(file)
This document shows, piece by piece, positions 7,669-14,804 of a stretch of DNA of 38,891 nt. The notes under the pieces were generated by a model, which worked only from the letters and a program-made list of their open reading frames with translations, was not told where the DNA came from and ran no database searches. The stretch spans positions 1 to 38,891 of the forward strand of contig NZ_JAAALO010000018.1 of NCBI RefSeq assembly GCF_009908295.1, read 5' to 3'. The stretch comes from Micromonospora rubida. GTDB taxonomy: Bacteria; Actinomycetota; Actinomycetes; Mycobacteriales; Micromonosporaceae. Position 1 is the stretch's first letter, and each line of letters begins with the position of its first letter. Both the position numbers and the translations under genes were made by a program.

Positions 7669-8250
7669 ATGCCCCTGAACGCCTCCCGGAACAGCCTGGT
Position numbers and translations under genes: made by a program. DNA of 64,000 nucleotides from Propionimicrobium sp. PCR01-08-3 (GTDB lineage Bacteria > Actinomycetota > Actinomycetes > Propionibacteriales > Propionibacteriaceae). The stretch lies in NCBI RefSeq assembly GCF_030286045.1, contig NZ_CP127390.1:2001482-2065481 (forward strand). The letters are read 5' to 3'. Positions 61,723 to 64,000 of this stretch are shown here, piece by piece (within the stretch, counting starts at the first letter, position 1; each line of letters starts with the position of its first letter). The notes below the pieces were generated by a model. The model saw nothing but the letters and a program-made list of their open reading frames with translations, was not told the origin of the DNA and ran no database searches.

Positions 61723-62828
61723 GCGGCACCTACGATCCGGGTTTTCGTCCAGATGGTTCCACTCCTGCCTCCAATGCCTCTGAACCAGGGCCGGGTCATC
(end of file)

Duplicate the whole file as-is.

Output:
This document shows, piece by piece, positions 7,669-14,804 of a stretch of DNA of 38,891 nt. The notes under the pieces were generated by a model, which worked only from the letters and a program-made list of their open reading frames with translations, was not told where the DNA came from and ran no database searches. The stretch spans positions 1 to 38,891 of the forward strand of contig NZ_JAAALO010000018.1 of NCBI RefSeq assembly GCF_009908295.1, read 5' to 3'. The stretch comes from Micromonospora rubida. GTDB taxonomy: Bacteria; Actinomycetota; Actinomycetes; Mycobacteriales; Micromonosporaceae. Position 1 is the stretch's first letter, and each line of letters begins with the position of its first letter. Both the position numbers and the translations under genes were made by a program.

Positions 7669-8250
7669 ATGCCCCTGAACGCCTCCCGGAACAGCCTGGT
Position numbers and translations under genes: made by a program. DNA of 64,000 nucleotides from Propionimicrobium sp. PCR01-08-3 (GTDB lineage Bacteria > Actinomycetota > Actinomycetes > Propionibacteriales > Propionibacteriaceae). The stretch lies in NCBI RefSeq assembly GCF_030286045.1, contig NZ_CP127390.1:2001482-2065481 (forward strand). The letters are read 5' to 3'. Positions 61,723 to 64,000 of this stretch are shown here, piece by piece (within the stretch, counting starts at the first letter, position 1; each line of letters starts with the position of its first letter). The notes below the pieces were generated by a model. The model saw nothing but the letters and a program-made list of their open reading frames with translations, was not told the origin of the DNA and ran no database searches.

Positions 61723-62828
61723 GCGGCACCTACGATCCGGGTTTTCGTCCAGATGGTTCCACTCCTGCCTCCAATGCCTCTGAACCAGGGCCGGGTCATC